My husband is treating me to a short getaway alone at a local spa, in a couple of weeks time. I'm so looking forward to the break from routine and the chance to recharge. It's a necessity for this solitary soul, from time to time.
I'm back in the studio and, boy have I missed it! I honestly don't know where my ideas come from. This most recent illustration feels slightly medieval with a Celtic flair. Perhaps, it's the books I've been reading lately, set in fantasy lands and rife with lords and ladies...and magic, of course. Celtic Rose is available to purchase here and is available in two sizes.
We're painting the exterior of our house this year. While I had the paint can open for our new door colour, I decided to give our porch bench a fresh coat of paint, too. Even though we bring it inside for the winter, it was still showing signs of wear from exposure to the elements. It needed freshening up and, let's face it, we have a whole gallon of this blue! That rationale made me smile as I realized how like my Dad I can be, at times.
My parents painted our family home an unusual shade of turquoise and for years after, everything - and I mean everything -was painted turquoise in an attempt to use up the surplus.
My Dad died several years ago and one of my earliest memories is of age 6 or 7, being in the garage with him. (You may have heard this story before.) I can still see him clearly in my mind's eye. He had one knee resting on the cold cement floor of the garage while he methodically cleaned a paintbrush in an old coffee tin he'd filled with turpentine. The smell of it stung my nose while I watched him dip the brush in the solvent and then press the diluted paint out against the side of the tin. Dip and press. Dip and press. Eventually, he'd wring the brush out against his rough hand, patiently working the paint out in increments. We talked as he worked, rhythmically, almost meditatively. I chattered away to him, as children will, our attention fixed on the hypnotic motion of the paintbrush. I don't remember the content of our conversation. It doesn't matter. What matters is the time we spent together, just the two of us, while he worked. It took a very long time for him to clean all the turquoise paint off that brush.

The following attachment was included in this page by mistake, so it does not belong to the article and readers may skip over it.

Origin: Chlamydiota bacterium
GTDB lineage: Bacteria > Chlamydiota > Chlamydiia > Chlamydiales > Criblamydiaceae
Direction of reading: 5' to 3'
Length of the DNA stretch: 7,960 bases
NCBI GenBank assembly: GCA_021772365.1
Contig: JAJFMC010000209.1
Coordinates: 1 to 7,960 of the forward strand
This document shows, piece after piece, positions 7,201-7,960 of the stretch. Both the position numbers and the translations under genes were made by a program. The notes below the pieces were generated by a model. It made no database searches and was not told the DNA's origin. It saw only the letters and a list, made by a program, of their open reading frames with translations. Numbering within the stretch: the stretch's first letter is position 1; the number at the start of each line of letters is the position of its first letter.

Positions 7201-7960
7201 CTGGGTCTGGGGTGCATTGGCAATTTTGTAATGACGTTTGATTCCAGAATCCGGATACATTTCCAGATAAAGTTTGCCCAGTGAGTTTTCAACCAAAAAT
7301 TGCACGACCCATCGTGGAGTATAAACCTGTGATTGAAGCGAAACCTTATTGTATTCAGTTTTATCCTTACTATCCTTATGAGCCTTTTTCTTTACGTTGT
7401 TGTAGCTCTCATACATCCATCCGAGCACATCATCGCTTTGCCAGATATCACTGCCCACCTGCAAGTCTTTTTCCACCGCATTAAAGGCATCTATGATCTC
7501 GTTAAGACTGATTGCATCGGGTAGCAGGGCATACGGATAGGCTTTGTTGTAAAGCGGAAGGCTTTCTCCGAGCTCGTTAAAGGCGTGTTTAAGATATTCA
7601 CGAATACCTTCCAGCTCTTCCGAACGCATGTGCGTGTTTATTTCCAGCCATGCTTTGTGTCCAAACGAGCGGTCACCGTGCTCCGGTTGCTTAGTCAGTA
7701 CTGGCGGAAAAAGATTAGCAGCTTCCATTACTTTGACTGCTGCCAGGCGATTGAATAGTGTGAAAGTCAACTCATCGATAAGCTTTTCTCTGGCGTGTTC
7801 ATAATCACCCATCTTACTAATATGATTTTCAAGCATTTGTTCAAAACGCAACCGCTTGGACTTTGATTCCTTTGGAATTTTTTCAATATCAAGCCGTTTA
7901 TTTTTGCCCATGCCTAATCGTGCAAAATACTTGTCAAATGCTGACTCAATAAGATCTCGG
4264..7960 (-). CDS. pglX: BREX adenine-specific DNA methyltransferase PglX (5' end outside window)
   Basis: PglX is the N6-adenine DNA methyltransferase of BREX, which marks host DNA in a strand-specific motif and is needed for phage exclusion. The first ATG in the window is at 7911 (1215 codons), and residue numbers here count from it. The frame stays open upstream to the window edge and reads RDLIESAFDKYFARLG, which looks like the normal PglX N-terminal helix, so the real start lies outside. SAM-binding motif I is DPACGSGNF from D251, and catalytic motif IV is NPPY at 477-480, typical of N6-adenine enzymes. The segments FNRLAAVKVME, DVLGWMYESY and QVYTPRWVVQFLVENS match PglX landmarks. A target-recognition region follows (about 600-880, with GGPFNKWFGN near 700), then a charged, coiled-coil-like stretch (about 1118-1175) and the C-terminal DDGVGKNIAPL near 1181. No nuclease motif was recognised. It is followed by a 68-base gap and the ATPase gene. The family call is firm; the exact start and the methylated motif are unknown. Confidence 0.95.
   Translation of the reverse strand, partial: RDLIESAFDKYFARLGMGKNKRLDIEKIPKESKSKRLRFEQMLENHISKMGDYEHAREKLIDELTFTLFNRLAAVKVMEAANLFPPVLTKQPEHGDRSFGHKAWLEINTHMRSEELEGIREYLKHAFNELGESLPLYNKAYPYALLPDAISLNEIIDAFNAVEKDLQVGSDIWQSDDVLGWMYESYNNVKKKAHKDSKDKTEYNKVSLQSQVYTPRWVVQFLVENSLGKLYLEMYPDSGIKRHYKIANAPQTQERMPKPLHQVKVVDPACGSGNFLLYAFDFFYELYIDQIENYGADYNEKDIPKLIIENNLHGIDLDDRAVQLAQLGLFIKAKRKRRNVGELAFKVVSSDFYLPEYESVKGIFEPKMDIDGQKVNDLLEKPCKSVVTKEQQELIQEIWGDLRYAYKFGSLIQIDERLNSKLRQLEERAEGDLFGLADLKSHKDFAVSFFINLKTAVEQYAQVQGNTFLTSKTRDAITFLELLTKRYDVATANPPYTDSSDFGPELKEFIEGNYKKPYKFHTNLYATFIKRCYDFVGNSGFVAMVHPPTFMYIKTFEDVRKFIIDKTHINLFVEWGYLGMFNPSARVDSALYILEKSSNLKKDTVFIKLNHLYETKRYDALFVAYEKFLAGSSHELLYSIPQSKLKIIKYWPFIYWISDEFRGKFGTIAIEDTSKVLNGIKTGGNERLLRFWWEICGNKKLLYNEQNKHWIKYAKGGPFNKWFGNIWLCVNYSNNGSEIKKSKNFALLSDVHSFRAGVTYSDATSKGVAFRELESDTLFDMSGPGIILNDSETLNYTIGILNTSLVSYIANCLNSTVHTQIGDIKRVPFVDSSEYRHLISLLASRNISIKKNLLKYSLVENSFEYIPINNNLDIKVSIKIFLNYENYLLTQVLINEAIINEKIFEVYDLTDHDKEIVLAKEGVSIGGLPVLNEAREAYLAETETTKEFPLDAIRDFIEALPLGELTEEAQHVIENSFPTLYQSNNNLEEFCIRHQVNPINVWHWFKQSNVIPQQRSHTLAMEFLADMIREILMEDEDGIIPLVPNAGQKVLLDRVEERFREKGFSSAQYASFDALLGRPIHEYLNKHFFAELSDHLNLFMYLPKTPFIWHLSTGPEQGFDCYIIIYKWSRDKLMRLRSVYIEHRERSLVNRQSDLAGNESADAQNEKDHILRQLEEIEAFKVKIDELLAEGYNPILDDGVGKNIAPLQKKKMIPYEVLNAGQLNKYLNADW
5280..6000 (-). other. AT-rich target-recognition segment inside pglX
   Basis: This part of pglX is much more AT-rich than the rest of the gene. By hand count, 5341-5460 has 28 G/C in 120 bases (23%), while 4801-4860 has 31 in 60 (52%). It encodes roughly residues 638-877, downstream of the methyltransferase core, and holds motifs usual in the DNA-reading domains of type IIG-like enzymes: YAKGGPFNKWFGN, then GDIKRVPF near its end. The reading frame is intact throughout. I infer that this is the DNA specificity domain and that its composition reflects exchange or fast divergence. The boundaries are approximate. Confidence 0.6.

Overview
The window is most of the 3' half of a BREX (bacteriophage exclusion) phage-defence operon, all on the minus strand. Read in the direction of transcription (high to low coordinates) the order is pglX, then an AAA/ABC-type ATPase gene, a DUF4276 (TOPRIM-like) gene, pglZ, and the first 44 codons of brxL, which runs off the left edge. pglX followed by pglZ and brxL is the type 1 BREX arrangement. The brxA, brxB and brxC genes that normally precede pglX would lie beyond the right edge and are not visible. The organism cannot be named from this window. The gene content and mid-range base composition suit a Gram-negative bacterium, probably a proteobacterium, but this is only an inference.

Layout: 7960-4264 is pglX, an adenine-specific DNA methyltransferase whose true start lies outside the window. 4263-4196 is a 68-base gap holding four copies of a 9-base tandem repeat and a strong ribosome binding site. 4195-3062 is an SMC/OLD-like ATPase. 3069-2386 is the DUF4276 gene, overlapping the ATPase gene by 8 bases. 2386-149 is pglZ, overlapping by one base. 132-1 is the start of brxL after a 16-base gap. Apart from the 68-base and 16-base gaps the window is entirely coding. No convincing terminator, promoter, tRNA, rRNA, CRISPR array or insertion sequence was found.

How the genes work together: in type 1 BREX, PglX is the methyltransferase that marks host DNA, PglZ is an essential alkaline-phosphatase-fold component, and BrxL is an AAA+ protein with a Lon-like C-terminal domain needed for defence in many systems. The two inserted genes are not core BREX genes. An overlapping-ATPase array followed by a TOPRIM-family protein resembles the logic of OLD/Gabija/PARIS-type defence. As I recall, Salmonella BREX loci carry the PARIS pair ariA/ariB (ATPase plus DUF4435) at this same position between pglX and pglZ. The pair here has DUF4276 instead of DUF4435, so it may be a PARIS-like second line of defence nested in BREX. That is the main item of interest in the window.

Now, 50 years later, whenever I see that particular shade, I'm transported back to my childhood and the cool interior of our garage watching my Dad clean that paintbrush.
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